Sachin: A Billion Dreams
Sachin: A Billion Dreams – A Nostalgic and Rose-Tinted Account of a Legendary Journey
Movie Review by Trijai Nerthi (Rocheston Certified Movie Critic)
When you’ve decided to witness Sachin Ramesh Tendulkar’s documentary feature in the glorious silver screens, carrying rose-tinted glasses automatically becomes a necessity. The rose-coloured, bright and shiny view isn’t necessarily a bad thing. Sachin is an international sports hero; he is undoubtedly our nation’s celebrated pride. So, a safe uncovering is what you naturally grow to expect. But even amidst its safe approach, it captivates you only due to its non-worshipping format.
Directed by James Erskine, Sachin: A Billion Dreams is a documentary feature that wholly covers moments and facts you’re already familiar with. Its memoir-like presentation is also always politically correct. It doesn’t tread fictional lines or explore personal territory as well as Dhoni’s biopic did. This film follows a format that is similar to Michael Jackson’s “This is it”. In a nonlinear fashion, it takes us through Sachin’s triumphant and hard-hitting moments with a definite limitation to his personal life.
Since, most of the facts presented in the film are information you’ve lived, breathed and digested, a need to discover something new about the sports hero’s life might leave you disappointed. In fact, the film will never venture into real up close and personal moments to give you the feeling of getting to know the real Sachin. When you realize that this account doesn’t have even one dear diary memoir, it will most definitely leave you wanting for more. This is one of the major flaws in the unravelling of Erskine’s narrative. The anecdotes from family members alone are not personal enough for you to own and celebrate the film.
There is no denying that the film leaves a lot of could haves and could have beens unturned. Your unfulfilled feeling only grows bigger when you get a glimpse of Sachin’s candid moments. When you see him relaxing with friends and family, you are left with an incomplete feeling. But at the end of it all, the thousand what if scenarios in your head disperse when the film wins you over with its heart-warming core.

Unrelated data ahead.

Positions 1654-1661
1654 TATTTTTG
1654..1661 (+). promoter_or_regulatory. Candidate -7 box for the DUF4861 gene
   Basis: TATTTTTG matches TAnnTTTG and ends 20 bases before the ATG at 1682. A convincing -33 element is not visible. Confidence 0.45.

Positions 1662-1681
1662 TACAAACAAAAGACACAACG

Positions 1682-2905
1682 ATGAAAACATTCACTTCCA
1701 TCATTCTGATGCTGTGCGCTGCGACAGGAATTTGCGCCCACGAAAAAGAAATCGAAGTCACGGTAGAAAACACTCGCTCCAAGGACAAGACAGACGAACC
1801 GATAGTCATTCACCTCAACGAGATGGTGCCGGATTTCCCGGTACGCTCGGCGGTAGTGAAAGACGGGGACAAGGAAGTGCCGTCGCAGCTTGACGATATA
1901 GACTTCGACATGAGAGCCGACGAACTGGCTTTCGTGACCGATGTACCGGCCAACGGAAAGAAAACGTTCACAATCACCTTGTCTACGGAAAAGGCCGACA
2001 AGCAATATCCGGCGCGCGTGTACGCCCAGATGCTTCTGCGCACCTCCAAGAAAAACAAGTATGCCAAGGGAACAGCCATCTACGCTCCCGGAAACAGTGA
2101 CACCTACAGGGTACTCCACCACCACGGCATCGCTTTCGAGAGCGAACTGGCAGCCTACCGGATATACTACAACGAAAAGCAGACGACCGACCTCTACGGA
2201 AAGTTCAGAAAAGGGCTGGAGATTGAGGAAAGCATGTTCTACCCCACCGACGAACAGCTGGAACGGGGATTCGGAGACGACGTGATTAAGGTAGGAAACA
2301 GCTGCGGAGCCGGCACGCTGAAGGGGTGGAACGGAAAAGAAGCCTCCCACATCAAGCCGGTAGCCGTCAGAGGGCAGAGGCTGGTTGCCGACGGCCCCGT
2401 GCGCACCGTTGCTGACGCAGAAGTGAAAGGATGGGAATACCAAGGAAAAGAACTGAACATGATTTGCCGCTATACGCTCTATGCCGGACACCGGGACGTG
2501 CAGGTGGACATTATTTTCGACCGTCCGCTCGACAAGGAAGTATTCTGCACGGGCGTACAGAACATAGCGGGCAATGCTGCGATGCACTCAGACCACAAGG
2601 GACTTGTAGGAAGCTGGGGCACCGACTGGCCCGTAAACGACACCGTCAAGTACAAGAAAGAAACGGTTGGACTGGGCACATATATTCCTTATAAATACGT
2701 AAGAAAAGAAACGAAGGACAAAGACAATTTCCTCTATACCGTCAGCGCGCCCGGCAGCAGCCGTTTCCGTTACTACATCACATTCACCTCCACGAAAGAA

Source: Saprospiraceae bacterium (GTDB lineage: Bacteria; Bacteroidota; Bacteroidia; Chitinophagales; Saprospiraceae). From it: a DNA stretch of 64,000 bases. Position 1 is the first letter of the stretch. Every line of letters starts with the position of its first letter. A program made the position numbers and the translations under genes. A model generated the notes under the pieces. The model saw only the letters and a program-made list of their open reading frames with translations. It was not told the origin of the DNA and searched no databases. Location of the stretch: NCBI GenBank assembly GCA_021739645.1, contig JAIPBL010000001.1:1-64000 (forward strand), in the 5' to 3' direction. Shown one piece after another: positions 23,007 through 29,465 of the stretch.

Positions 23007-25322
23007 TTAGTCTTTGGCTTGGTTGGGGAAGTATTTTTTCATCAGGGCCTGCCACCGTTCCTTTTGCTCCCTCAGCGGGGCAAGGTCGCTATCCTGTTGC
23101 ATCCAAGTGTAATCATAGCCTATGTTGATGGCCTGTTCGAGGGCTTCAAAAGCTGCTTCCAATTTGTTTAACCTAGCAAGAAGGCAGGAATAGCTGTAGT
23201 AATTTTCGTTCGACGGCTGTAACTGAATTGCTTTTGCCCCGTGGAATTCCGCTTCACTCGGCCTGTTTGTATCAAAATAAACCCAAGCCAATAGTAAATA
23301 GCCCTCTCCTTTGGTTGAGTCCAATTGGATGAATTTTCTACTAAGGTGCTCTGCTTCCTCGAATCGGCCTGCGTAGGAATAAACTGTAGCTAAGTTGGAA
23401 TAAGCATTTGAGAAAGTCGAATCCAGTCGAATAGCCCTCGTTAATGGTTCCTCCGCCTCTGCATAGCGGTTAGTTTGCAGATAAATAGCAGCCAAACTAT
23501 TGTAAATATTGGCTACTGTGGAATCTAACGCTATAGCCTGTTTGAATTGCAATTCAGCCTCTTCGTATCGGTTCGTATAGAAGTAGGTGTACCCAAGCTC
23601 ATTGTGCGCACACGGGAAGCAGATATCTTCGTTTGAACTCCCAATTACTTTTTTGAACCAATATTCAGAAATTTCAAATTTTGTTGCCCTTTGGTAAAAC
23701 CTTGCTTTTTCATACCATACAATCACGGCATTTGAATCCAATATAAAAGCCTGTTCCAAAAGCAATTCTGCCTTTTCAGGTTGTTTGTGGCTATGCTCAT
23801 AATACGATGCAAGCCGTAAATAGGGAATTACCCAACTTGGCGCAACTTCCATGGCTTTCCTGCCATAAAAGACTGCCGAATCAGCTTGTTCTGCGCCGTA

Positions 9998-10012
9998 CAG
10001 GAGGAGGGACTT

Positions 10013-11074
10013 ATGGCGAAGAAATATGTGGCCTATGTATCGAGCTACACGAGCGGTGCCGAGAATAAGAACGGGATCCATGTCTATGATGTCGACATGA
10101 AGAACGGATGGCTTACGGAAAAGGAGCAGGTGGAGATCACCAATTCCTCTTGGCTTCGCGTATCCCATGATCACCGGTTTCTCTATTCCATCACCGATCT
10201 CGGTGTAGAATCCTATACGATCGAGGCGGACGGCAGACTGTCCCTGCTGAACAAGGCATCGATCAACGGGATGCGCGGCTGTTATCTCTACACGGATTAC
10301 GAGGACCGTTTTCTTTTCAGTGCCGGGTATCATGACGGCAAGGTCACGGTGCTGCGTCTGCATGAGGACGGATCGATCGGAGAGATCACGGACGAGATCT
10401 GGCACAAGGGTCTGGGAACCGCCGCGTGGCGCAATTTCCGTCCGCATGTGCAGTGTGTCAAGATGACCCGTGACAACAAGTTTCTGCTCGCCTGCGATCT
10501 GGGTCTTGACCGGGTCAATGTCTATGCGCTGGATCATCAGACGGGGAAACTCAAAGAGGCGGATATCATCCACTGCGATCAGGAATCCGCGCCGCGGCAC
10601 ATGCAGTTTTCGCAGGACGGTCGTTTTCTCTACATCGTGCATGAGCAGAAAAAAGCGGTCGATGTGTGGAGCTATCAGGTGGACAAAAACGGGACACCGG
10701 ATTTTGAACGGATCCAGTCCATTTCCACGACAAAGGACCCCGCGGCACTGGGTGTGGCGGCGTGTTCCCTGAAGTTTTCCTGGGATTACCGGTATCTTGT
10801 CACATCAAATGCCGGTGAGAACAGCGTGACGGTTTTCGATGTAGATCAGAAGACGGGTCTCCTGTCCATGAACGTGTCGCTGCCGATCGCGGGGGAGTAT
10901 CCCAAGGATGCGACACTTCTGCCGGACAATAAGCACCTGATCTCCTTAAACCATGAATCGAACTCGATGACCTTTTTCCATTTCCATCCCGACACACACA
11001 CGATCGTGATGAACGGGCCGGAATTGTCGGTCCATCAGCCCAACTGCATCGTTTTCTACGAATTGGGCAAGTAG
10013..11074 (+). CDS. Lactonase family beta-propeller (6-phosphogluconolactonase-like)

Half way into the film, you will not be able to deny the fact that Sachin: A Billion Dreams achieves exactly what it intended to. You realize that it never intended to surprise you; instead it takes you on a moving walk down this legendary memory lane. It doesn’t amaze you; it fills you up with nostalgia instead. It gives you a well-put together documentary that gives you two whole hours of feel-good reminiscing. The film is never a fluff piece; it is an authorized account of a living legend’s journey and his striking legacy.
Visually, the film has the vintage look it aims for. Grainy, badly cut moments of players in old-school uniforms remind you of all those days when the whole of India stayed awake when Sachin played. Though, most of it never falls into the 16:9 format of the theatrical screens, it still looks vintage-enough to instigate nostalgia.
A.R Rahman’s music marks its presence in significant moments. Towards the end, when ARR’s version of Vande Maataram plays on, you will get goose-bumps. Even in Sachin’s childhood days, a music emitting notoriousness fades in and out, complementing the narrative impeccably.
On the whole, Sachin: A Billion Dreams is a safe-treading, rose-tinted account of Sachin’s legendary journey. You might be disappointed for the lack of an up-close and personal view, but the element of nostalgia will make it hard for you to hold back tears.